What to give a child who lost a sibling

What to give a child who lost a sibling

When we lose child, we have so much to process, especially in that acute phase of loss. But when there are siblings still here that also have no idea what to do, what to think, we often have to put our grief aside and focus on helping our little people through their grief as well as we can.


People’s way to help others get through this phase is to try to give them things that will help them during this intense period. Whether you’re a parent, a relative or a close friend we all want to help, we all want to lessen the pain however we can and when you think of children the question is - What to give a child who lost a sibling? I think here it’s important to say there’s really not right or wrong thing to give and the most precious gift you can offer anyone in this situation is your time, time to listen, time to help with the mundane things in life, time to reminisce about those who have passed.


There are also other resources and gift you can give to a child who has lost a sibling. When thinking about what to give a child who lost a sibling, I think it may be helpful to think about being a kid. Children are visual creatures, and the younger they are the more they rely on images to learn and understand things. Children have no need or want for beautiful flowers, heartfelt cards, or gift baskets. A really simple and impactful thing you might want to consider is a book that offers a symbol for them to understand what to do with their emotions.


Other items that might provide some comfort are soft toys, you can even get memorial teddys that may offer something to snuggle when the sad moments hit. If the child is older and can write, a journal might be a helpful way to extract their emotions in a constructive way and it could then become something they ca look back on and see how far they’ve come. You may also want to consider items that may help them


Depending on how they died, often people enjoy donating or volunteering for a cause that helps them help others facing similar situations. The reality is, that it’s hard to imagine someone you love has died, even as adults this can be incomprehensible, however it is something in life that is sadly unavoidable and for children it’s even more difficult to understand. The finality of death is a very challenging concept to comprehend, I know we really struggle explaining to our girls why Charlotte can’t come back and let’s be honest, I struggle with this reality too (every day in fact).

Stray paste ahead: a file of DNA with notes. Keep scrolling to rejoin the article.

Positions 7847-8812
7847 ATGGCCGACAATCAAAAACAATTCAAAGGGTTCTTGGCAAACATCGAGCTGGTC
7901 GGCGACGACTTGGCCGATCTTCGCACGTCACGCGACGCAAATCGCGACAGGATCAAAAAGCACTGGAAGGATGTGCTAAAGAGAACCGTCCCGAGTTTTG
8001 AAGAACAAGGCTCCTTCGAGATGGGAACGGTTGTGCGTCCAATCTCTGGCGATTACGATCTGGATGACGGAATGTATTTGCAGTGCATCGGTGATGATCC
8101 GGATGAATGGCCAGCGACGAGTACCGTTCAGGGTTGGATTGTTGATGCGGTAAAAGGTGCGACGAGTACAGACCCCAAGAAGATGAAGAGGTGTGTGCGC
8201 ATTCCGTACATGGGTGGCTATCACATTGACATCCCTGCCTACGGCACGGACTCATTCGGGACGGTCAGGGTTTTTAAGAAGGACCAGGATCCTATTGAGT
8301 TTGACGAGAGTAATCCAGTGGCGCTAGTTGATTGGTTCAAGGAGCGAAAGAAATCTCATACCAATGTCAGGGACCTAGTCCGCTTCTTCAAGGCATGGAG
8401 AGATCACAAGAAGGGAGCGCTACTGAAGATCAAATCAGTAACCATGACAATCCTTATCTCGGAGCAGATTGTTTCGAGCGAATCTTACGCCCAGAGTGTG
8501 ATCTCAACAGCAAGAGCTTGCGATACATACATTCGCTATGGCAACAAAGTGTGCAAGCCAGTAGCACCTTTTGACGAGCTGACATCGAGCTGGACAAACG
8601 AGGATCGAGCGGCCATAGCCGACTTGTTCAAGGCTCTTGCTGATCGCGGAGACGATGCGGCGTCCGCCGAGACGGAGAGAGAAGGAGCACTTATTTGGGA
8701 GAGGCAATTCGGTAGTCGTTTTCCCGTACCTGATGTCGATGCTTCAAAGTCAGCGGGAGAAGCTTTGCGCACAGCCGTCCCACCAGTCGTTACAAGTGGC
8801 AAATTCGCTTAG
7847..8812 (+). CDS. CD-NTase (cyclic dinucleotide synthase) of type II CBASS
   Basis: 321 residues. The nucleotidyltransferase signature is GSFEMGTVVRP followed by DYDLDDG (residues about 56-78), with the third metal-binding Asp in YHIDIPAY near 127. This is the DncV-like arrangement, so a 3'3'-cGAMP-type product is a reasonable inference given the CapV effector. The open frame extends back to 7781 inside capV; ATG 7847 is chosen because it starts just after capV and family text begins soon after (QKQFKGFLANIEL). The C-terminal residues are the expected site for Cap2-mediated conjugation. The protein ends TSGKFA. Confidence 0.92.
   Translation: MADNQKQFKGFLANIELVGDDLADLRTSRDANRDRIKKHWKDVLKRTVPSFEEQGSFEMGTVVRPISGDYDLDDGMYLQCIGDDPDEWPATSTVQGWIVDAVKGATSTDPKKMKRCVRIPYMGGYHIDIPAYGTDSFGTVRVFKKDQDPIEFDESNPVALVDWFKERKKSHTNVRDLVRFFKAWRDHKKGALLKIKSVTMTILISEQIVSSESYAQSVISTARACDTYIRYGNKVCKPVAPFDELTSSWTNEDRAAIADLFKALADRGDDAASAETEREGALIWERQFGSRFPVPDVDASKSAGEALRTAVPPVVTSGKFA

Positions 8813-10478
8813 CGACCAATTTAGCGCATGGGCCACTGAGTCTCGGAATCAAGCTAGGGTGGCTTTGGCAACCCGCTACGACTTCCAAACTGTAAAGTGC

Interestingly, Psychologists have observed that younger children can benefit with pretend play with their sibling whilst older children may act out in risk taking activities and may need the help of trained professionals1 and sibling loss can have long-term and large effects on surviving siblings1. Something I found surprising when I was researching for this article is that the risk of death following the loss of a sibling is higher than that after losing a parent2. Trauma manifest in different people in different ways and this is incredibly true for children. Losing a sibling is a traumatic event, there’s no two ways about it, it’s usually unexpected and out of anyone’s control. Losing a sibling at birth is a real challenging reality for children because how can they understand how a baby could die – I ask myself this question (too) often. Although more common in older children, it is possible for a suddenly bereaved person to be defined as suffering from a grief disorder and PTSD2.


I recently read a lovely article that went a long way to answer Here’s What to give a child who lost a sibling.

  1. Something they want,
  2. Something they need,
  3. Something to keep, or
  4. Something to read.


So, maybe we don’t over think it too much. Prioritise giving them your time, your attention, your love, and lots of reassuring cuddles. In a way we need to ‘speak their love language’. Distraction may be a good way in the moment to help them get through an acute episode of grief but it’s not a long-term strategy as, like us, they need to process and understand the loss in a way they can continue to live their lives. In order to help them as best we can, we may need tools for us to get them through the grief process constructively.


If you have any other suggestions that have helped your family and/or children after the death of a sibling, let us know in the comments as I’d love to hear them.


Thanks for reading, I’m wishing you a gentle journey on this road we never chose.


  1. https://www.pnas.org/doi/10.1073/pnas.1709092115
  2. https://sciencenordic.com/death-denmark-videnskabdk/losing-a-sibling-leads-to-higher-risk-of-early-death/1446016
  3. https://sudden.org/help-for-friends-and-communities/grief-disorders-and-ptsd/
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